MY JOYFUL CHOICE
Many people have felt a call to help us in our mission, and for that we are grateful. Not only those who want to join the Sisterhood, but volunteers helping in our ministry have joined us in a number of capacities. Here you will find stories of Sisters and those who have been a part of our lives in meaningful ways.
BECOME A SISTER
Being a Sister is a challenging heart-response to the invitation of Jesus, “Come follow me.” Throughout our lives we strive to deepen our personal relationship with Jesus and continue his mission of love and hope for others. We desire to be a sign of the Gospel, witnessing to the possibility of a world in which boundaries do not keep us from a life of unity and community. Read more here.
A “forever yes” from Sister Lola Ulupano
by Joan Kurkowski-Gillen
North Texas Catholic
August 16, 2019
FORT WORTH — They’re usually called perpetual or final vows. But, after 11 years of religious formation that included time spent in Brazil tutoring children, earning a college degree, and becoming a U.S. citizen, Sister Lola Ulupano referred to her lifetime commitment to the Sisters of Saint Mary of Namur (SSMN) as a “forever yes.”
“I’m ready to go wherever they send me,” said the congregation’s newest member who professed vows of poverty, chastity, and obedience during a Mass celebrated August 10 at St. Michael Parish in Bedford. “I’ve had the desire to be a sister since I was a child.”
Imbued with many of the traditions and customs of her native Tonga, the liturgy featured uplifting music and a solemn procession of the Gospel. Four men, dressed in ta’ovala mats tied with kafa rope, carried a float with a young girl. In the youngster’s raised arms was the Book of the Gospels, which was slowly lowered to Deacon Sangote Ulupano, Sr. Lola’s father, who waited at the foot of the altar.
Father Kapiolani Kakala, the Tongan chaplain to the U.S., concelebrated the Mass with Pallottine Father Balaji Boyalla, St. Michael’s pastor. The chaplain is related to Sr. Lola’s mother, Suatapu Ulupano.
During the ceremony, the cradle Catholic thought of her paternal grandparents who raised her in Tonga.
“My grandma and grandpa planted the seed [of a religious vocation] early in me,” she remembered. “I’m so grateful to them for that.”
Sr. Lola arrived in the U.S. at the age of 19 and spent her first three years in the country learning the language and American customs. Once she felt comfortable in her new surroundings, the eager daughter asked her father for help.
“I never went to a vocation awareness weekend,” she disclosed. “I just asked my dad to call and find a convent for me. I wanted to see what life as a sister would be like.”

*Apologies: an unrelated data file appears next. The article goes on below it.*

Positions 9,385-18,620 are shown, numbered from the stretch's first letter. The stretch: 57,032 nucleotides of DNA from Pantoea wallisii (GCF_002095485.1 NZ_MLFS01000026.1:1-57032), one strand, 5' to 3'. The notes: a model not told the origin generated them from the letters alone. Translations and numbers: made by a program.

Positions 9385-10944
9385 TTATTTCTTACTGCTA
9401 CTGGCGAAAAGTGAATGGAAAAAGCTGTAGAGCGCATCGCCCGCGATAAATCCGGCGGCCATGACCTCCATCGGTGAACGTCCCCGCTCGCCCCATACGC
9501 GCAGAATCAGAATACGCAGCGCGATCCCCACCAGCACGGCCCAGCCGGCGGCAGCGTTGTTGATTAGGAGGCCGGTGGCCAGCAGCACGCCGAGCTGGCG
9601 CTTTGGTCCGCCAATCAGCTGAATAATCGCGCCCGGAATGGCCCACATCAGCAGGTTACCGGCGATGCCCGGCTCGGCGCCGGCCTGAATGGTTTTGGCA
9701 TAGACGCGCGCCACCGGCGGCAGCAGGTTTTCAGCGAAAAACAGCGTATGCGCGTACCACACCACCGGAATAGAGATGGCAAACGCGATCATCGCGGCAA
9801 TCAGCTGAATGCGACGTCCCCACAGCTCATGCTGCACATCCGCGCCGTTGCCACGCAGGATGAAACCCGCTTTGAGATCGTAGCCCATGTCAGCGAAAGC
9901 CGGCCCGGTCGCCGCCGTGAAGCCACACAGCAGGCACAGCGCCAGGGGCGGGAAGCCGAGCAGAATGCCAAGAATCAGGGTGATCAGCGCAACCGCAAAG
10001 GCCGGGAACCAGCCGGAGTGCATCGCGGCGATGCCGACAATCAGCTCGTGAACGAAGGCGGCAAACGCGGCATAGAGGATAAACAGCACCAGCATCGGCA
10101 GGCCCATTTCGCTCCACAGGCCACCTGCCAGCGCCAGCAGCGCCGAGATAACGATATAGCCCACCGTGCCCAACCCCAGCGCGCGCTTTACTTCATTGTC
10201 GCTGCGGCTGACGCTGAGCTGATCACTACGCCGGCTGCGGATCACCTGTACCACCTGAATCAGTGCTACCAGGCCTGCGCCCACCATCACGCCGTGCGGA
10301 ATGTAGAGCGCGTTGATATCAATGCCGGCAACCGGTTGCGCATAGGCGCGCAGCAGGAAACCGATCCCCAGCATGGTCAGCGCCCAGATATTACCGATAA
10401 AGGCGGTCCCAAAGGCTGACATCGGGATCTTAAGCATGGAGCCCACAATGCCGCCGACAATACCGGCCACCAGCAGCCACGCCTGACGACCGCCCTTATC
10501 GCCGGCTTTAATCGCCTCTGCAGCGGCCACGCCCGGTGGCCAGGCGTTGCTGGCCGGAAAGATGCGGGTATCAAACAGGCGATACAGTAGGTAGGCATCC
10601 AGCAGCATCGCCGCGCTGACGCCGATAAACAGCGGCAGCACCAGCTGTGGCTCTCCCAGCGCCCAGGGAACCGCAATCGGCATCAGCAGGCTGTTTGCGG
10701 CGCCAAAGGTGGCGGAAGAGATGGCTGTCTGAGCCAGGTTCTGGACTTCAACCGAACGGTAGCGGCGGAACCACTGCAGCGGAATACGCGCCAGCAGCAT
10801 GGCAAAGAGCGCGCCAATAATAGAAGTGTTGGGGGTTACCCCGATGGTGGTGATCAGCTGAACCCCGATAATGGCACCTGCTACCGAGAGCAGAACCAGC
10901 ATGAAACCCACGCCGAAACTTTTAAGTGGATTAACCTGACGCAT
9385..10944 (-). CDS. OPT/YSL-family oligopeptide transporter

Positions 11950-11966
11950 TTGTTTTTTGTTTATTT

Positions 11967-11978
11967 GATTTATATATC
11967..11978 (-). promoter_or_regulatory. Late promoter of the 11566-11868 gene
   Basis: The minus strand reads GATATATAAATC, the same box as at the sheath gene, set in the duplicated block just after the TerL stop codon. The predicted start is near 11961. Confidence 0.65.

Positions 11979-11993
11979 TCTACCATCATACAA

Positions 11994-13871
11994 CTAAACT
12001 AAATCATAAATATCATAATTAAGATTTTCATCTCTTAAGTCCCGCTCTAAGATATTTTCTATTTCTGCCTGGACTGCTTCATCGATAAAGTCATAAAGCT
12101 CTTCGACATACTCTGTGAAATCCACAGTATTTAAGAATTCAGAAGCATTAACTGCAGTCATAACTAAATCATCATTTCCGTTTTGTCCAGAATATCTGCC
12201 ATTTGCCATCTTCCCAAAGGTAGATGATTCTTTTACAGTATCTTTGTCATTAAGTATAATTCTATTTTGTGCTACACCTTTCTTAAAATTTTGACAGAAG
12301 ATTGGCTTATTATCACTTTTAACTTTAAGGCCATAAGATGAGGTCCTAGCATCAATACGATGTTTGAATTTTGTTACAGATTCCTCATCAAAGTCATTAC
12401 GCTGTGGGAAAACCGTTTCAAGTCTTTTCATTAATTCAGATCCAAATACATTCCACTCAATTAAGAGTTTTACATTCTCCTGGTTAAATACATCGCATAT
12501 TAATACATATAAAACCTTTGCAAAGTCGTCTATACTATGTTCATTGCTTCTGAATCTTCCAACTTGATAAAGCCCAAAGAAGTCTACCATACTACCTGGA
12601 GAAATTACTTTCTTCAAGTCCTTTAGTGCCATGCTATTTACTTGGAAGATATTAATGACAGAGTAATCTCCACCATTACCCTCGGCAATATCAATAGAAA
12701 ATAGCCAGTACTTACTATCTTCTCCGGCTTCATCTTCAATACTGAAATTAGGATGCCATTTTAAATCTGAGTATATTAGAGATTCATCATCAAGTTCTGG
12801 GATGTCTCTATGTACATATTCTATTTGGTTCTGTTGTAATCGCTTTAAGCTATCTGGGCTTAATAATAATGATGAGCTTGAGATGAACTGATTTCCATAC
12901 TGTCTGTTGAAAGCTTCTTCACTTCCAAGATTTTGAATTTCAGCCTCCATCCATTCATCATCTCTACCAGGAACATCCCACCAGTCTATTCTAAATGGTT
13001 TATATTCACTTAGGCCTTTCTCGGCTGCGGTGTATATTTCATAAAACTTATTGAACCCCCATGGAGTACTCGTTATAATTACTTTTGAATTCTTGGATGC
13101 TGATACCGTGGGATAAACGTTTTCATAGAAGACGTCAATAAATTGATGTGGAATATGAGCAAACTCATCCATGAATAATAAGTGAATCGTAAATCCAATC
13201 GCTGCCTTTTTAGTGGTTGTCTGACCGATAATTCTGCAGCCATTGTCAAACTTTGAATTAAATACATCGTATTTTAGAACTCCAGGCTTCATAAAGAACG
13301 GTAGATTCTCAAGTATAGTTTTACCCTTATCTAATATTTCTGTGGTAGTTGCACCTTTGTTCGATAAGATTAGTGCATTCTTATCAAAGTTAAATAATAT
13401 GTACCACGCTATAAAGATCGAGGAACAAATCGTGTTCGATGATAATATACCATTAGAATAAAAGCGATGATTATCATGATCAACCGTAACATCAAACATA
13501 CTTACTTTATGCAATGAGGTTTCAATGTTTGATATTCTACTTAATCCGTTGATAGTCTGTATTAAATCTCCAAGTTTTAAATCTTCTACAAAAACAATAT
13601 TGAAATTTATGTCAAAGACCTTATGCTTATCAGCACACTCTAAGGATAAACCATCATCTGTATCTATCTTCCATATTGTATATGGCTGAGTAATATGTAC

Dcn. Ulupano reached out to the Sisters of St. Mary of Namur — a Belgian-based order who came to the U.S. in 1863 to work as missionaries. After establishing a school for immigrant children in Lockport, New York, a second team of sisters traveled to Texas where they pioneered education in several cities located near railroads. In 1885, the congregation opened St. Ignatius Academy in downtown Fort Worth and later welcomed students to Our Lady of Victory Academy and College. It exists today as an elementary school.
Visiting the Shaw Street convent, the young Lola was impressed by an overwhelming sense of joy.
“That’s what attracted me, and I knew right away it was the right place for me,” she explained. “They were serving God’s people, with what they have, joyfully.”
According to the order’s Texas vocation director, Sr. Lola’s profession of final vows adds an extra element of hope and joy as the international congregation, founded in 1819, celebrates its 200th Jubilee.
“Her presence in our community, along with her unique cultural richness and spiritual groundedness in faith, broadens our vision of welcome, our spirituality, and helps deepen the work of our charism,” extolled Sister Yolanda Cruz, SSMN. “She is a great witness of religious life to young people.”
As part of the vocations team for the SSMN western region, Sr. Lola will share with youth of all ages what it means to be a religious sister in today’s world and how to listen to God’s call in their own lives.
“We are so grateful for her ‘yes’ to God and for the generosity of her family and Tongan community who supported her on this journey,” Sr. Yolanda added.
Encouraged by her parents and five siblings, the St. Michael parishioner joined the congregation as a postulant then completed two and a half years as a novice. Part of that time was spent in Brazil where she learned Portuguese and tutored school children in reading.
In 2013, she professed first vows during a ceremony inside St. Michael Church and received a simple brown cross on a string necklace symbolizing her membership in the SSMN community. The cross, imprinted with an image of Christ, belonged to the late Sister St. John Begnaud who wanted it given to the order’s newest vocation.
Sr. Lola wears the religious article as she continues one of her congregation’s most recognized missions — teaching. After taking a year-long sabbatical to prepare for final vows, the enthusiastic educator returned to the second grade classroom at Our Lady of Victory Catholic School Aug. 12.
The discernment process included a month-long retreat in Colorado and a visit to the congregation’s headquarters.
“It’s been a very busy year,” Sr. Lola admitted, “but I felt God’s hand in all of it.”
OLV Principal Linda Kuntz and fellow teachers attended the Aug. 10 Mass.
“It was beautiful to witness the vows she made, with love from the heart — not only to God but her congregation,” Kuntz said. “I was moved by her words and willingness to serve wherever the sisters need her.”
VOLUNTEER WITH US
Volunteers are always welcome to assist the Sisters. Read more about the different volunteer positions here.